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A clinic which provides free medical services for Cambridge's alienated youth came under fire at last night's City Council meeting.
Since it opened in April, 1968, the Cambridgeport Medical Center has run up an unpaid bill of $15,000 for laboratory services provided by the Cambridge City Hospital and City Councillor Thomas W. Danehy wanted to know why the City Hospital didn't stop such services to the clinic.
"Why should we continue to provide services to hippie patients? This is what I call a deadbeat account," Danehy said. For some 20 minutes, he grilled Dr. James Hartgering, the City's Commissioner of Health, Hospitals, and Welfare, about the unpaid bills and the operation of the free clinic.
Hartgering replied that he did not know the details of the clinic's operation, that the City Hospital's only connection with the clinic was to provide lab services for it, and that he was trying to work out an arrangement for payment of the bills.
A group of Harvard and M.I.T. physicians founded the clinic-located at 10 Mt, Auburn St-in order to provide medical services to those who would otherwise not get them-either because they could not afford them. or because they did not feel welcome in most hospitals.
"There was a definite understanding that the lab bills were negotiable. We are willing to pay the real cost of the services." the clinic's director. Dr. Joseph H. Brenner. an M.I.T. staff psychiatrist, said in an interview last night. Although the City Hospital was charging commercial rates for the lab services, he said, the hospital had generally co-operated with the clinic.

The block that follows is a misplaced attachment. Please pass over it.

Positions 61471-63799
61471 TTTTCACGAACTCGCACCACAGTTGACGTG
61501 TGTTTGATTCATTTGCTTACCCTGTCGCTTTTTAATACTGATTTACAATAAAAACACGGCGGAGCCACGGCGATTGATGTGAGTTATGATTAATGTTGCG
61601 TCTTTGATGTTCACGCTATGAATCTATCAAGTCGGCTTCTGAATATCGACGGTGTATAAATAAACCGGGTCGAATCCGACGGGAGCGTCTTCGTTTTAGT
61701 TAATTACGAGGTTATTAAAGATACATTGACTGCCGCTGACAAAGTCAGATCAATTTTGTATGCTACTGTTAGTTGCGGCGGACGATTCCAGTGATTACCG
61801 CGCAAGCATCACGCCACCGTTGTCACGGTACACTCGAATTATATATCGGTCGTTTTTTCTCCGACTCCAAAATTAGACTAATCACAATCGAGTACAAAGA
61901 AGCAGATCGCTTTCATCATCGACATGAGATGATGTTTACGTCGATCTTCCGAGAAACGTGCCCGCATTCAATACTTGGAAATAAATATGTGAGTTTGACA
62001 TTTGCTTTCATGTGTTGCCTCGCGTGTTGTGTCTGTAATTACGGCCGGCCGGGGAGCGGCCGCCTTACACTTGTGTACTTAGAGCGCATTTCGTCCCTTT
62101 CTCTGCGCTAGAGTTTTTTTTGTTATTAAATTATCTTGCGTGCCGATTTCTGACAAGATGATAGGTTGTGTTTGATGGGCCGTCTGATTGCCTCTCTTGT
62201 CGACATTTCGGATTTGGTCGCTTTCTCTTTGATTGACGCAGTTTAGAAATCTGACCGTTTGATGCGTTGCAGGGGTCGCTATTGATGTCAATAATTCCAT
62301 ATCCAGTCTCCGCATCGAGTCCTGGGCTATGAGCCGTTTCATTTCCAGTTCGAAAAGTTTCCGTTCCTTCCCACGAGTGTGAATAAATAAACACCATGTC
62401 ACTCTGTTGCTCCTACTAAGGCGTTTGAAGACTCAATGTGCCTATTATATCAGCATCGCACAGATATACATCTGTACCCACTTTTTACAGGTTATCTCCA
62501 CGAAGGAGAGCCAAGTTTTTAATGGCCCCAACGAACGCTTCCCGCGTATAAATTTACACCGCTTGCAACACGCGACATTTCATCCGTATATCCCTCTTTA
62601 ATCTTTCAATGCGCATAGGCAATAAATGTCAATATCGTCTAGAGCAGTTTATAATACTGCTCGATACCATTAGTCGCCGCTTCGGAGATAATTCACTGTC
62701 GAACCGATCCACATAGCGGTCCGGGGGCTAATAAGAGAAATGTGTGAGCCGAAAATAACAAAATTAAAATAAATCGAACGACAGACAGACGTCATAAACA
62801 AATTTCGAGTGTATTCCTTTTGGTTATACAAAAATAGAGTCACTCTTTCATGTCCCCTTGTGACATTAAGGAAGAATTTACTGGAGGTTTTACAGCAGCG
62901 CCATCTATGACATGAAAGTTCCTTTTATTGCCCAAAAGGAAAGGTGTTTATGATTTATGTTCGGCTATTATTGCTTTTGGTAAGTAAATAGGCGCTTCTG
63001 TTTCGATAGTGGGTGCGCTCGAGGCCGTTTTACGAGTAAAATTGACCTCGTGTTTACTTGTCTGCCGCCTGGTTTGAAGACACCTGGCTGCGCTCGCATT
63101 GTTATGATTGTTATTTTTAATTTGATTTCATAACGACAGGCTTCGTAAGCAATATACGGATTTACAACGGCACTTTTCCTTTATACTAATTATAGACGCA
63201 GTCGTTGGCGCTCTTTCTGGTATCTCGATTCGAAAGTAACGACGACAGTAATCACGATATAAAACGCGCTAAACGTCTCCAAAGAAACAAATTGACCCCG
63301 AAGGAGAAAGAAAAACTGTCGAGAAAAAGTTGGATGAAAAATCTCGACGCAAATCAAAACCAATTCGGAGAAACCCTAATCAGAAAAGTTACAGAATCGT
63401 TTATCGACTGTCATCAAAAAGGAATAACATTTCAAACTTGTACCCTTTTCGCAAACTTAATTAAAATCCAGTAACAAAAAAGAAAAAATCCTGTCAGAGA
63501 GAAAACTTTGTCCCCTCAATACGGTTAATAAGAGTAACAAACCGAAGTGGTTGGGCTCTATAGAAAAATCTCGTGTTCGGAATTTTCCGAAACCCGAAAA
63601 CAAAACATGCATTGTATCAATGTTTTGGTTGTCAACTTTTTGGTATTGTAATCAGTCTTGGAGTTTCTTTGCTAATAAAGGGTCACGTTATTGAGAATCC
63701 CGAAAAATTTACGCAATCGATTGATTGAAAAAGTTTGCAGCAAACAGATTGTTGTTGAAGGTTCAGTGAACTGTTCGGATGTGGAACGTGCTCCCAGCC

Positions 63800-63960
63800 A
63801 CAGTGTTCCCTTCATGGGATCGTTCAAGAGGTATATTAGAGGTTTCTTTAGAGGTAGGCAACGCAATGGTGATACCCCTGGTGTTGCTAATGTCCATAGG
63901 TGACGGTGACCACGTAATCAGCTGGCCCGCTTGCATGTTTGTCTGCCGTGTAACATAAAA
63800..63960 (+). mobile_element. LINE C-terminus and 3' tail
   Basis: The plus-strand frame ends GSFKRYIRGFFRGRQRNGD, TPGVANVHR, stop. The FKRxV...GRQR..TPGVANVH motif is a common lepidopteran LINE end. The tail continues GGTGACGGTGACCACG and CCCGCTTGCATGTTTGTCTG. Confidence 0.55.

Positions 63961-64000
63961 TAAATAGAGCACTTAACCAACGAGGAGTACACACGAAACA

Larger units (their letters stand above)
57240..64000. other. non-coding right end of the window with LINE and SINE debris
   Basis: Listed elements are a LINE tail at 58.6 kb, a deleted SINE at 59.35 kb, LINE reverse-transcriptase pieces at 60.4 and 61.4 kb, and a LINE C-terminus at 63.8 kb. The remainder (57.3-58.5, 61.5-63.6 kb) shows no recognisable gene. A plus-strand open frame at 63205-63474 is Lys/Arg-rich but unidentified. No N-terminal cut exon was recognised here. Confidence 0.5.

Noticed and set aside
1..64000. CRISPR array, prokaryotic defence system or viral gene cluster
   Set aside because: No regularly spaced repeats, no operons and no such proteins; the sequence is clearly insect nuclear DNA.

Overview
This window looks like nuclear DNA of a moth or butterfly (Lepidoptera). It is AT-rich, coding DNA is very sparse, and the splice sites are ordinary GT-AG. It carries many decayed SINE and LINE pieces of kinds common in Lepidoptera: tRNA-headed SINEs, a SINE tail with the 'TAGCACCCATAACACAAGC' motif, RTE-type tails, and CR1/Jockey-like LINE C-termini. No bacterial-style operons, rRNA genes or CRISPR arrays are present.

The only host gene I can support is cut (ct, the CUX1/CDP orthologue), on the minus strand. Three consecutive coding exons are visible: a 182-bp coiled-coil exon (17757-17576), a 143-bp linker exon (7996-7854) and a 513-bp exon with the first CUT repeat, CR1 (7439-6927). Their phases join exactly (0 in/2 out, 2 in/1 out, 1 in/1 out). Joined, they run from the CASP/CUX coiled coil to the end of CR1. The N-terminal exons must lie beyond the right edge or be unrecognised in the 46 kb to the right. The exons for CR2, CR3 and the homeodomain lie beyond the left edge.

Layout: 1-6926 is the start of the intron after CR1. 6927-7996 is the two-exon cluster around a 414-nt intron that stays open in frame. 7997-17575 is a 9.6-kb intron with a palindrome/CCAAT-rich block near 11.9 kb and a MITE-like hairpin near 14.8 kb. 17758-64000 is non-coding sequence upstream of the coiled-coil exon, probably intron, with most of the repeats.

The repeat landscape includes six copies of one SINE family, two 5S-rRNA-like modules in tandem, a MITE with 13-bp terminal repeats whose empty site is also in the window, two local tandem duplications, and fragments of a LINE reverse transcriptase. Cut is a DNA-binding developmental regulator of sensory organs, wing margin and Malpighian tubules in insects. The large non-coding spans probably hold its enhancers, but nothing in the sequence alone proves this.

"This is a service for the people of Cambridge. Many hospitals have become huge, unwieldy, and impersonal. The welcome for the patient is sometimes not as warm as it should be particularly if he is dressed strangely and identified with the hippie community or alienated youth," Brenner said.
Currently, 20 doctors and 13 nurses work without pay at the clinic, which serves some 150 patients during the five evenings it is open each week. Nearly 90 per cent of the patients are between the ages of 18 and 23; two-thirds give Cambridge addresses.
Most of the clinic's patients come in for treatment of routine injuries and illnesses. Brenner said: drug cases are few. By agreement with City authorities, the names of drug patients are kept confidential, although all cases of infections discusses are reported as required by law, he added.
On some mornings, the clinic provides its building to the City-free of charge-for a pediatric clinic, Brenner noted.
The clinic has annual operating expenses of about $19,000 for medicines, cleaning and secretarial help; the expenses are paid for by a grant from the Field Foundation.
Harvard doctors who have volunteered their services to the clinic include Dr. Robert Coles '50, lecturer on Education, and Dr. Chase N. Peterson '52, dean of Admissions and Financial Aid.
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